With a little over a month until the PlayStation 5’s launch, Sony has provided an in-depth teardown video to show off its internal components. The teardown is performed by Sony Interactive Entertainment’s Vice President of Mechanical Design Department, Hardware Design Division; Yasuhiro Ootori, and it helps explain the console’s unconventional shape.
Ootori first showed off some external features. The PlayStation 5 measures 104mm wide x 390mm high x 260mm deep (4.1 x 15.4 x 10.2 inches) – bigger than PS4, he admits, but enabling “a dramatic improvement in performance in terms of processing power and quietness.” The front side has one SuperSpeed USB-C port, one high-speed Type-A port, and two air vents; the rear has two SuperSpeed Type A ports, LAN, HDMI, and power ports. The rest of the rear panel is one big exhaust port.
The base to stand the system vertically is impressive in itself. It is easily removed, and contains a small compartment to store its own screws, which can be closed and sealed, ensuring you never lose the specific fasteners required. The base is also used for stability when the system is laid horizontal.
Both white side panels can be removed with a simple lift-and-slide motion. Ootori specifically mentions that users can do this themselves with ease, perhaps suggesting that customizable faceplates could be available at some point down the line.
With either panel off, the large fan is prominently on display. Measuring 120mm in diameter and 45mm thick, it draws in air from both sides. Two dust catchers are built in, collecting debris to be vacuumed out – a convenience which could greatly increase the console’s longevity, if users are diligent in cleaning it out. (However the fine print at the end of the video notes the dust catcher is not guaranteed to prevent the hardware from clogging with dust anyway.)
Ootori mentioned the Ultra HD Blu-ray drive has a sheet metal case “mounted with two layers of insulators to reduce noise and vibration.”
With the fan and casing removed, the motherboard is accessible. Ootori showed off its components: the x86-64-AMD Ryzen “Zen 2” CPU (8 cores, 16 threads, 3.5GHz); the AMD Radeon RDNA 2-based GPU (2.23GHZ, 10.3 TFLOPS), and 16GB of GDDR6 memory, delivering max bandwidth of 448GB/sec.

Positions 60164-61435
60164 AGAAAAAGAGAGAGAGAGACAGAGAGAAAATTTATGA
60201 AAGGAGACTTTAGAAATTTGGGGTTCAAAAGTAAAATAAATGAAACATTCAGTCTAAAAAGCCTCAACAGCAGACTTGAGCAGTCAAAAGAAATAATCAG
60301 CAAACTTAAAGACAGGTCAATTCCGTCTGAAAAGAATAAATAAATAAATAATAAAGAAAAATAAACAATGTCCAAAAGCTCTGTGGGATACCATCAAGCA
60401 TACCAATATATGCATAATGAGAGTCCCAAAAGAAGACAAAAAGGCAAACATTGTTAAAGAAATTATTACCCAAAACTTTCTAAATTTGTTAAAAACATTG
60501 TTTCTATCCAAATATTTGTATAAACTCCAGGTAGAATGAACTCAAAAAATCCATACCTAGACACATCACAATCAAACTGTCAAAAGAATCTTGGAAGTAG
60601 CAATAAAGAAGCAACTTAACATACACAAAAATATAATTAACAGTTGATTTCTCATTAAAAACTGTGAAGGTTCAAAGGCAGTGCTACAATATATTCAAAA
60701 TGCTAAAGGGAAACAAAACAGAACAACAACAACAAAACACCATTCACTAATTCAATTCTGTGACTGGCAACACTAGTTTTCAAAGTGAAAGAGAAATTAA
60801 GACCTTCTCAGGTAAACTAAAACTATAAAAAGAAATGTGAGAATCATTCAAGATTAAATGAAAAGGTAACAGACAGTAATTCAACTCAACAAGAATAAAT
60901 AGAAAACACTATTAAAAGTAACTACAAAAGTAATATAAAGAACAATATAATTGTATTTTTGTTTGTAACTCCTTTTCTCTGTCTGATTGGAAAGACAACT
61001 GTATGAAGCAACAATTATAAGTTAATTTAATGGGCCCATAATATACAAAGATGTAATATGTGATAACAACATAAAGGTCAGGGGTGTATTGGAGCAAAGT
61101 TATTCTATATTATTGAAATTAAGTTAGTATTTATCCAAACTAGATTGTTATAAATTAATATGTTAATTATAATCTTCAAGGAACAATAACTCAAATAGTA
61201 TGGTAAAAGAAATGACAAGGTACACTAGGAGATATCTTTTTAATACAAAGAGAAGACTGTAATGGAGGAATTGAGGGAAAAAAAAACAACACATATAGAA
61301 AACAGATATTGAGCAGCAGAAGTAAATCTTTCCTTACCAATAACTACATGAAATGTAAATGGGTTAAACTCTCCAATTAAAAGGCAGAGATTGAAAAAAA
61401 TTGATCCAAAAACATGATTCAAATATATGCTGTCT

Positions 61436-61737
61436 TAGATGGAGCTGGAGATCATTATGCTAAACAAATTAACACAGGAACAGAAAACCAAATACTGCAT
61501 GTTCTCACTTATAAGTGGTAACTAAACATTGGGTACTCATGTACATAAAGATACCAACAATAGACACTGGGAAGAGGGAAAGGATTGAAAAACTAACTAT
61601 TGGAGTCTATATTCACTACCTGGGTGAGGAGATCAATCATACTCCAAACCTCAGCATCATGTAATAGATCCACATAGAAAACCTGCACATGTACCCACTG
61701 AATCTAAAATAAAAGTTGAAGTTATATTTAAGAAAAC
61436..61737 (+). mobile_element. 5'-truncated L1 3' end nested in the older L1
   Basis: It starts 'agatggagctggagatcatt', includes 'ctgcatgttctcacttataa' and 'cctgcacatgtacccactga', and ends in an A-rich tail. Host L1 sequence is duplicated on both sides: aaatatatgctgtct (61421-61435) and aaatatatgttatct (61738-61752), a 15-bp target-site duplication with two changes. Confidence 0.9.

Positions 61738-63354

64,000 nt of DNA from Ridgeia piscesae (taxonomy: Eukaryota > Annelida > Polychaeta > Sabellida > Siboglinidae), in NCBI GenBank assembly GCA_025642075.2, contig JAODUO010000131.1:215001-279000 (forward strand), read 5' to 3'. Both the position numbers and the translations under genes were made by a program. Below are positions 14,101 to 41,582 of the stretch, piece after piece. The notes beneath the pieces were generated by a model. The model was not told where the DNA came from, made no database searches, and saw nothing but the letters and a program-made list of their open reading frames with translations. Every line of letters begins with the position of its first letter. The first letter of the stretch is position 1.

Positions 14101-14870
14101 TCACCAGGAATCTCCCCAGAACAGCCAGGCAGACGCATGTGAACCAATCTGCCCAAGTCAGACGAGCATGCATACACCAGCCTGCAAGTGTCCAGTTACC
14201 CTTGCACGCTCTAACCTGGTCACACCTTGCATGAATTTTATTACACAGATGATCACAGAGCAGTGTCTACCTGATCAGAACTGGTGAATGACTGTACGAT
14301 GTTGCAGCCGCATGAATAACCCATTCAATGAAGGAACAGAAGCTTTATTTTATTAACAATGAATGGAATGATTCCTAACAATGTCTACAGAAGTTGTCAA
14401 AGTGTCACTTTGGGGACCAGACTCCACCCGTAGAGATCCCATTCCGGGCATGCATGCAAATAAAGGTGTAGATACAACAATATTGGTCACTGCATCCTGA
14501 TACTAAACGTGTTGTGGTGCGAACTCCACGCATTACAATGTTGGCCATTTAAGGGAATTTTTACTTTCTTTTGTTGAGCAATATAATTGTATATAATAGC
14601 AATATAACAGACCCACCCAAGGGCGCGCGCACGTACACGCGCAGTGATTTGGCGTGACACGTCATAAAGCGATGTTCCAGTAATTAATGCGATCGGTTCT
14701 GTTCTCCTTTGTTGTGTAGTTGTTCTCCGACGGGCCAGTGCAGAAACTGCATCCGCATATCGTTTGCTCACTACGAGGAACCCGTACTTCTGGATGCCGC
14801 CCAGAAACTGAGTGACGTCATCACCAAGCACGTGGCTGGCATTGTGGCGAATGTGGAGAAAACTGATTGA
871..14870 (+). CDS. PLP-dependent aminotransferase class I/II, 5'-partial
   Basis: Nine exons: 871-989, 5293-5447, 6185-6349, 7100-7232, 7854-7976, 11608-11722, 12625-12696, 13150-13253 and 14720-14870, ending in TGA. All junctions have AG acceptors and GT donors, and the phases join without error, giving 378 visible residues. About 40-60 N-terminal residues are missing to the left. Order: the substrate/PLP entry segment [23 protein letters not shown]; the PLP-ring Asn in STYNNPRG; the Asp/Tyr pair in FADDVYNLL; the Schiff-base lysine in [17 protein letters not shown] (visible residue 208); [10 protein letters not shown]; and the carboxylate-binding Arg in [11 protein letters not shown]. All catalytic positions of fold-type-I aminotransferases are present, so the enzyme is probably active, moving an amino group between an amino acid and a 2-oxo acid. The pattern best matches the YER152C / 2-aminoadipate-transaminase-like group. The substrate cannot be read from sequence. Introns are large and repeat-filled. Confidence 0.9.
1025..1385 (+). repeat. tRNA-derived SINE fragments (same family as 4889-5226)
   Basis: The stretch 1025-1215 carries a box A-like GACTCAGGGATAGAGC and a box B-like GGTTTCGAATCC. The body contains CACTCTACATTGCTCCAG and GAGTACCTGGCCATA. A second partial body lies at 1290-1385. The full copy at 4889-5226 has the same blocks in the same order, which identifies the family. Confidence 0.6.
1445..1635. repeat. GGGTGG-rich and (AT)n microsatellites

The star of the PlayStation 5’s internal components may be the 825GB SSD and its custom SSD controller. Its max read speed of 5.5GB/sec will significantly reduce load times. A small compartment near the fan will allow users to expand the PlayStation 5’s storage with another M.2 SSD.
To help cool the system-on-chip, Sony spent two years developing a liquid metal thermal conductor for “long-term, stable, high-cooling performance.”
The heatsink is a substantially large component of the PlayStation 5’s guts. It uses a heat pipe like PS3 and PS4, but Ootori notes its unique “shape and airflow have made it possible to achieve the same performance as a vapor chamber.” The last component removed was the 350w power supply unit.
Sony appears to have taken heat and noise concerns with the PlayStation 4 to heart, as so many of the PlayStation 5’s components contribute toward cooler, quieter operation. In a blog accompanying the teardown video, Sony’s EVP, Hardware Engineering and Operation, Masayasu Ito noted the system has been in development since 2015, by a team which “values a well thought out, beautifully designed architecture.”
Judging by initial impressions from Japanese outlets like Dengeki, the PlayStation 5’s design appears to be effective, but consumers can test for themselves when the system launches November 12. All of this tech will retail for $629.99 in Canada, or $499.99 for the digital version, which does not include the Blu-ray drive.